* Audio accompaniment for images, PowerPoint, maps, instructions, e-learning
* Story

The tips are based on voice coaches and experts Tracy Goodwin, VoiceBunny, etc.

Interview with Tracy Goodwin, Voice Coach, on LifeEdge (hosted on Vimeo).

1.  Begin with confidence. Invite your audience to join you and communicate your enthusiasm. If it takes you 5 minutes to get "warmed up," it's too long. Your audience will have already abandoned you at the one-minute mark.

2.  Speak clearly. Don't mumble or start swallowing your words. Keep your voice strong and healthy. This may involve making sure that you're hydrated and that you are well rested.

3.  Avoid mispronunciations.  If you have doubts about how a word is pronounced, look it up in a dictionary, and practice. If you mispronounce technical terms and you're a technical expert, you have just undermined your credibility. (!)

4.  Avoid speaking in a monotone. Pause, create emphasis where appropriate, and communicate emotion. This ties to a theme that unites all the points: variety.

5.  Speak conversationally, and stay relaxed. This is especially important when you want your audience to feel comfortable and to trust your information and tips.

6.  Emphasize the key points. Know how to guide the audience to the most important part.  Pacing, pauses, tonal shading may all play a part.

7.  Talk to the audience, don't simply read. Do not simply read the same words that the audience will see on the screen.

8.  Personalize, if possible.  If appropriate, elaborate with brief experiential anecdotes. Jot down an outline or a full script of your anecdote so that you'll avoid rambling.

9.  Keep each point brief. Avoid digressions. If you are providing an accompaniment to a PowerPoint presentation, keep each point brief and stay focused. Less is definitely more.
10.  Vary pace, rhythm, tone, volume, breathing.  You may need a coach for this, but if you don't have the opportunity, you can at least practice recording yourself, and then listening. Do you put yourself to sleep? Do you find your mind wandering as you listen to yourself? If you bore yourself, imagine what you'll do to your audience.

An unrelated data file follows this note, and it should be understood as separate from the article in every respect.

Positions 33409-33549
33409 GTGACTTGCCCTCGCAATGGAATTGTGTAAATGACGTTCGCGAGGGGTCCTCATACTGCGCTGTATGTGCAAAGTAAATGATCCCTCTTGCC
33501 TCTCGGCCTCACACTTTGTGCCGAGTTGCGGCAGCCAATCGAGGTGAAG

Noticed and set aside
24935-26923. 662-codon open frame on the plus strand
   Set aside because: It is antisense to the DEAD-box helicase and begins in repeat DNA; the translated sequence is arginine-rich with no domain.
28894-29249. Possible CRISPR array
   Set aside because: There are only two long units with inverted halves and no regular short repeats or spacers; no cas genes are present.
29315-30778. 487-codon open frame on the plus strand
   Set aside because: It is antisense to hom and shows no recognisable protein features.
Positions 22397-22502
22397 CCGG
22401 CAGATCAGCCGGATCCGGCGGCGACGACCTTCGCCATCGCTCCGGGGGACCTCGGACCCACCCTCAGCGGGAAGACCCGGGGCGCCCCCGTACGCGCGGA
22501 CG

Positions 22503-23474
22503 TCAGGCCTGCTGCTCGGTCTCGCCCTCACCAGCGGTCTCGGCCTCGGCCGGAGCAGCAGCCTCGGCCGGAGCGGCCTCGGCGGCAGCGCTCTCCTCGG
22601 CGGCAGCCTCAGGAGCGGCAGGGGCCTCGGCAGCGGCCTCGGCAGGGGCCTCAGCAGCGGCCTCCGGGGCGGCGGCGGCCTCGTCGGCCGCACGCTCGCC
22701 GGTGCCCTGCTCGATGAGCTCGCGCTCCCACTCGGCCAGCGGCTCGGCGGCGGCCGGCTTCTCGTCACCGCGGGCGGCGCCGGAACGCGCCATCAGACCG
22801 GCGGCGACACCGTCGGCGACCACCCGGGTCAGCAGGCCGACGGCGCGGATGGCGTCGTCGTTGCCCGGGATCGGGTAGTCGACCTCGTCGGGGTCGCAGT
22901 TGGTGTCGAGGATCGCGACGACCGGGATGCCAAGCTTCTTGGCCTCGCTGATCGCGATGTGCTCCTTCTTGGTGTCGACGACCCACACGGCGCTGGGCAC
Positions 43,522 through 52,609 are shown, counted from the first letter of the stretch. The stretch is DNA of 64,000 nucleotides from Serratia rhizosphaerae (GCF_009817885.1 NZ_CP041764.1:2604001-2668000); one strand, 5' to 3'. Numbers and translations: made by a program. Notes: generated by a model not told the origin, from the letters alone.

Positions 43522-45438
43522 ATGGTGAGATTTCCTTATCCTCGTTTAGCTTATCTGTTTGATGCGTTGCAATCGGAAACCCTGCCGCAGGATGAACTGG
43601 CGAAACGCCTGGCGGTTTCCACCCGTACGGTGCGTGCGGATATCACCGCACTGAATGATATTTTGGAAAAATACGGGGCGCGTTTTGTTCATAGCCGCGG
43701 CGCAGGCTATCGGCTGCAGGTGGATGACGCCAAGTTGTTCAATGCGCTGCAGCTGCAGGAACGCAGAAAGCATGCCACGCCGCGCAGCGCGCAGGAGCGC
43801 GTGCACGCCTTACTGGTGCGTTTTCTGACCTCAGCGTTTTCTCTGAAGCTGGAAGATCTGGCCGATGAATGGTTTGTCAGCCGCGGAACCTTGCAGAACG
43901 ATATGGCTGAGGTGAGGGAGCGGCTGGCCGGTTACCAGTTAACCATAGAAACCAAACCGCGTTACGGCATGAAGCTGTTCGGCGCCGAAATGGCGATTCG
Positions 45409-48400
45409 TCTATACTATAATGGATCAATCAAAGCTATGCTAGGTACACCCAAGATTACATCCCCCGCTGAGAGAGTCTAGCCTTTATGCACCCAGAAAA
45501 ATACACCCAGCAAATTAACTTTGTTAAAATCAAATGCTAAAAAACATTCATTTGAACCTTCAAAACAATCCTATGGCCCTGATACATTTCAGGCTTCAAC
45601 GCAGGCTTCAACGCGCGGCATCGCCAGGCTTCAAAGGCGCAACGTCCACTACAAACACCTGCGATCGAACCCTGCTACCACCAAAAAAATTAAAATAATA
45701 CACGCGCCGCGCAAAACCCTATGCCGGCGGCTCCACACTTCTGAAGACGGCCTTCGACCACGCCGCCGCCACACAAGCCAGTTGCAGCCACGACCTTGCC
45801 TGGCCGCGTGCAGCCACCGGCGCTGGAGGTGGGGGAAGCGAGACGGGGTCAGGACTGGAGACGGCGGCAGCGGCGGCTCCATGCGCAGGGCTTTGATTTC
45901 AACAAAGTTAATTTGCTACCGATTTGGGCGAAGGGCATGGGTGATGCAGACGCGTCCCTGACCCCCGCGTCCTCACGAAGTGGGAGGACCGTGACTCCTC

11. Know your audience. Understand their expectations. If you don't, you run the risk of very negative reviews and feedback. I volunteered to read passages of a book by Wilkie Collins, and I thought I'd make it a lively, dramatic reading, replete with voices for the different characters (one of whom was totally unhinged, and murderously so). Well, for the one listener who wanted a bland, monotonous delivery, I was a disagreeable surprise. He/she wasted no time posting vicious reviews of my effort. The fact that several listeners applauded my performance did not really help. I obsessed about that negative review to the point that I stopped recording for almost a year!

There are several ways to record your audio:

Audacity:  This open source software program is by far the best option for creating excellent, easily modified and edited audio tracks. However, it does take a bit of time to understand how to convert to mp3 and also to use some of the features, such as noise elimination.

PowerPoint:  You can record your voice directly and embed the file in each slide. The result is a gargantuan file.

Record with your SmartPhone:  Android has a very easy to use Voice Recoder App. You can also then run the audio through speech to text and create a script.

Garageband: Garageband is easy to use and comes free on Macs and iPhones.

Links and Resources
Interview with voice expert Tracy Goodwin:

Improve your Speaking Abilities:

Top 10 Voice Over Tips: